I’m not one to make bold statements when talking about brand new albums that I’ve only listened to a few times. I like to let the album grow on me, or off me in some cases, and give it time to really get across as I feel like it should be doing. That said, I can honestly say after a half dozen listens through now that my opinion of Katatonia’s latest album City Burials has not changed since the first listen. This is almost definitely going to be one of the albums of the year for me, and it is the best thing I’ve heard the band do since ‘Night Is The New Day’ was released way back in 2009 and possibly an even better effort.
Katatonia, after their initial beginnings as pioneers of the doom and death genre, have moulded themselves into one of the best melodic, progressive, emotive rock bands in existence. Their releases very rarely disappoint, and they tend to have a sound that sticks within an almost formulaic template purely because they have honed their art so perfectly that you might as well not fix what isn’t broken.
City Burials has delivered more than you would expect from Katatonia on a typical release. The production is absolutely exquisite, the mix is perfect and the sounds on the album are crystal clear, huge to the ear and the (as expected) vast array of tracks sit so perfectly together to deliver the emotive masterpiece that City Burials is. You find yourself sucked into the emotional vortex they create within their composition before the first track ‘Heart Set To Divide’ is even 2 minutes gone. And good luck thinking you will break the trance any time in the first half of the album.
By the time you get to ‘Vanishers’ you’re well and truly trapped in their sights, and this track is the emotional knockout blow of the album for mine. Amazingly deep and brooding track with a dark and beautiful duet by Jonas and Anni Bernhard. This wraps the first half and allows a bit of a cry for the more emotive listener before we jump back on the post-rock guitar flow of ‘City Glaciers’ which is a bit of a heavier rock and synth pick me up after being floored by ‘Vanishers’.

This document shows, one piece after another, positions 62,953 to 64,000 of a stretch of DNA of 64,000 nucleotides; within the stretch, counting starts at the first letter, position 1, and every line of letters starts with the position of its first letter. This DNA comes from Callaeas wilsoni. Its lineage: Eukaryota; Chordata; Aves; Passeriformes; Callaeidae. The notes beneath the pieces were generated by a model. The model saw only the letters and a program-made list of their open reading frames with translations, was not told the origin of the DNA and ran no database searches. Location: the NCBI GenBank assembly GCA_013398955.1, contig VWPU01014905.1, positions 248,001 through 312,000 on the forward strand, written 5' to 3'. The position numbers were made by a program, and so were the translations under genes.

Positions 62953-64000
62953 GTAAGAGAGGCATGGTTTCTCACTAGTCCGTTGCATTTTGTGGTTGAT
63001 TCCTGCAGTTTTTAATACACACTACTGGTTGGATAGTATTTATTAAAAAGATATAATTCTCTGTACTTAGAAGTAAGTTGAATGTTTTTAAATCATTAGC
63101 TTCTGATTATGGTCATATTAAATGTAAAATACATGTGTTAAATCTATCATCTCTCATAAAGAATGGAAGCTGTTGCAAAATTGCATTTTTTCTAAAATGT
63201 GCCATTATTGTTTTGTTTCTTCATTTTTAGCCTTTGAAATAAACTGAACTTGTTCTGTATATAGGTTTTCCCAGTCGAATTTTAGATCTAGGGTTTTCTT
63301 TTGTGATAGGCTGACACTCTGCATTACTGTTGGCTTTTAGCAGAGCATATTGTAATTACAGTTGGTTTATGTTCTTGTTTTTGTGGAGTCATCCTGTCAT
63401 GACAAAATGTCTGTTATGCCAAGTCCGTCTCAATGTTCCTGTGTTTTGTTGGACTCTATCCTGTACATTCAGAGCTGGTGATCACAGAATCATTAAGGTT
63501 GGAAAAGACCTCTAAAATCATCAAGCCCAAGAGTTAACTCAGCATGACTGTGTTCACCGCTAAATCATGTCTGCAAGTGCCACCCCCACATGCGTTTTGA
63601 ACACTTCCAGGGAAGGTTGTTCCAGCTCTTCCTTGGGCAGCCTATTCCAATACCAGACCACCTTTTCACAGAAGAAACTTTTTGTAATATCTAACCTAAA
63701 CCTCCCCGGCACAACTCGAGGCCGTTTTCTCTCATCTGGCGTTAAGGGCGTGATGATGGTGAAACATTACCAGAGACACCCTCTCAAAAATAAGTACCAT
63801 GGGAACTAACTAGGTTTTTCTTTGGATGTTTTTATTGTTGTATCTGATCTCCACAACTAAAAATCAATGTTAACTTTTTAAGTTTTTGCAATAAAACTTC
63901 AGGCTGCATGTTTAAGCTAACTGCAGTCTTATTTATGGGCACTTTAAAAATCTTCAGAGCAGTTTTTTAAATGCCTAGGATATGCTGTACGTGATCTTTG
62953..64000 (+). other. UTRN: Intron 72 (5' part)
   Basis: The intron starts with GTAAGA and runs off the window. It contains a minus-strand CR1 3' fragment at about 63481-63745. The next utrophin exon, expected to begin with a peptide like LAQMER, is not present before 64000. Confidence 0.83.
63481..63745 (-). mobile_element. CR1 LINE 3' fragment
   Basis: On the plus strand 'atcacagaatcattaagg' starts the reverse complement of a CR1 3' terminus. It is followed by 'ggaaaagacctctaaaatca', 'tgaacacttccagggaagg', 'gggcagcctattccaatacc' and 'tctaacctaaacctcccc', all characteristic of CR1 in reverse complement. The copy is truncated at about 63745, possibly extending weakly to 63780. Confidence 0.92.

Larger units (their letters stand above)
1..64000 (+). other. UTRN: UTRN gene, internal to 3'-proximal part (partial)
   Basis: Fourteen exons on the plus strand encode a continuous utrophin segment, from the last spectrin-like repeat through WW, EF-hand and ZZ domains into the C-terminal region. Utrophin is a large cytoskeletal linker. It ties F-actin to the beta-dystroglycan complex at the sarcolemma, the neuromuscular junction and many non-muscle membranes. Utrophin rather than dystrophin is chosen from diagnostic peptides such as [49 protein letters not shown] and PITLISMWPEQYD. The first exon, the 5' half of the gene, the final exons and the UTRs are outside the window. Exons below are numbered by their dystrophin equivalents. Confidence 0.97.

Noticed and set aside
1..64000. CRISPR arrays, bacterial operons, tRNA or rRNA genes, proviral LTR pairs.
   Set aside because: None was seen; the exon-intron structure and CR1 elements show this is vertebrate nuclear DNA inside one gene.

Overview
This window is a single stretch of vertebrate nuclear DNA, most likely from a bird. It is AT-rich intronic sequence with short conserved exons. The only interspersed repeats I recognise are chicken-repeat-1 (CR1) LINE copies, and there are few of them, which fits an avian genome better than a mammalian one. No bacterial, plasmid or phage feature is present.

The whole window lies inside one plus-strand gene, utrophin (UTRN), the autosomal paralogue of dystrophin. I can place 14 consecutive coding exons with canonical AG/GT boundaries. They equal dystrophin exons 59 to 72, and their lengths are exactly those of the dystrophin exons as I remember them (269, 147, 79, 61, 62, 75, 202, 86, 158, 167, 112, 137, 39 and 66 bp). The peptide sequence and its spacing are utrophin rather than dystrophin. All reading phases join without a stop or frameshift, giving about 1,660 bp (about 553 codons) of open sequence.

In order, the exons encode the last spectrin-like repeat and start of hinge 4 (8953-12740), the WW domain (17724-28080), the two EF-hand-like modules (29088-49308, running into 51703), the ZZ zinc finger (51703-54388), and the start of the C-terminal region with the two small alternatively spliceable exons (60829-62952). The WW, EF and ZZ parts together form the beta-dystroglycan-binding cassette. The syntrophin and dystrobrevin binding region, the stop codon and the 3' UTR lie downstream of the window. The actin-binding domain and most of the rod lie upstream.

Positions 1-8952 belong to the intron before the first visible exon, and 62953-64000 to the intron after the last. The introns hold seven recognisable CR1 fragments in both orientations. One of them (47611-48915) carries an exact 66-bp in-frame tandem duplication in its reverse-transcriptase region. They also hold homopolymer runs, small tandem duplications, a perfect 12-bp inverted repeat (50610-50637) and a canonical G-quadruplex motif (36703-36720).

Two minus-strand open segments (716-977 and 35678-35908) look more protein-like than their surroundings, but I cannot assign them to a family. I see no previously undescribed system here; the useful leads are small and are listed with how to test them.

The second half of the record takes us through a progressive rock journey of almost Tool and Opeth-esque stylings, for those of you unfamiliar with Katatonia’s work and looking for a door in. The music is driven by everything from pianos and basslines to the pulsing drums and synth of ‘Flicker’ to the almost middle-eastern influenced ‘Neon Epitaph’. The consistency is Jonas Renske holding the songs together with his unmistakable voice carrying the songs from start to end. Coupled with the ever-creative approach from guitarist and co-founding member Anders Nyström, rounding things out with the heaviest riff of the album on ‘Fighters’, which I did think was a strange song to finish an album like this on. After such a to and fro path leading to this point in the album, the almost could have even left this track off the record altogether.
I will be super impressed if there is another album of this production calibre released this year. The peaks and troughs in the structure of the album are somewhat of a new approach in comparison to previous releases, but this allows the listener to ride the wave I think. They have tried to experiment a bit with the approach on City Burials and I can honestly say that this is the closest I’ve heard to a musical projection of real human emotion in some time.
Check it out below.
Reviewed by Chris McEwin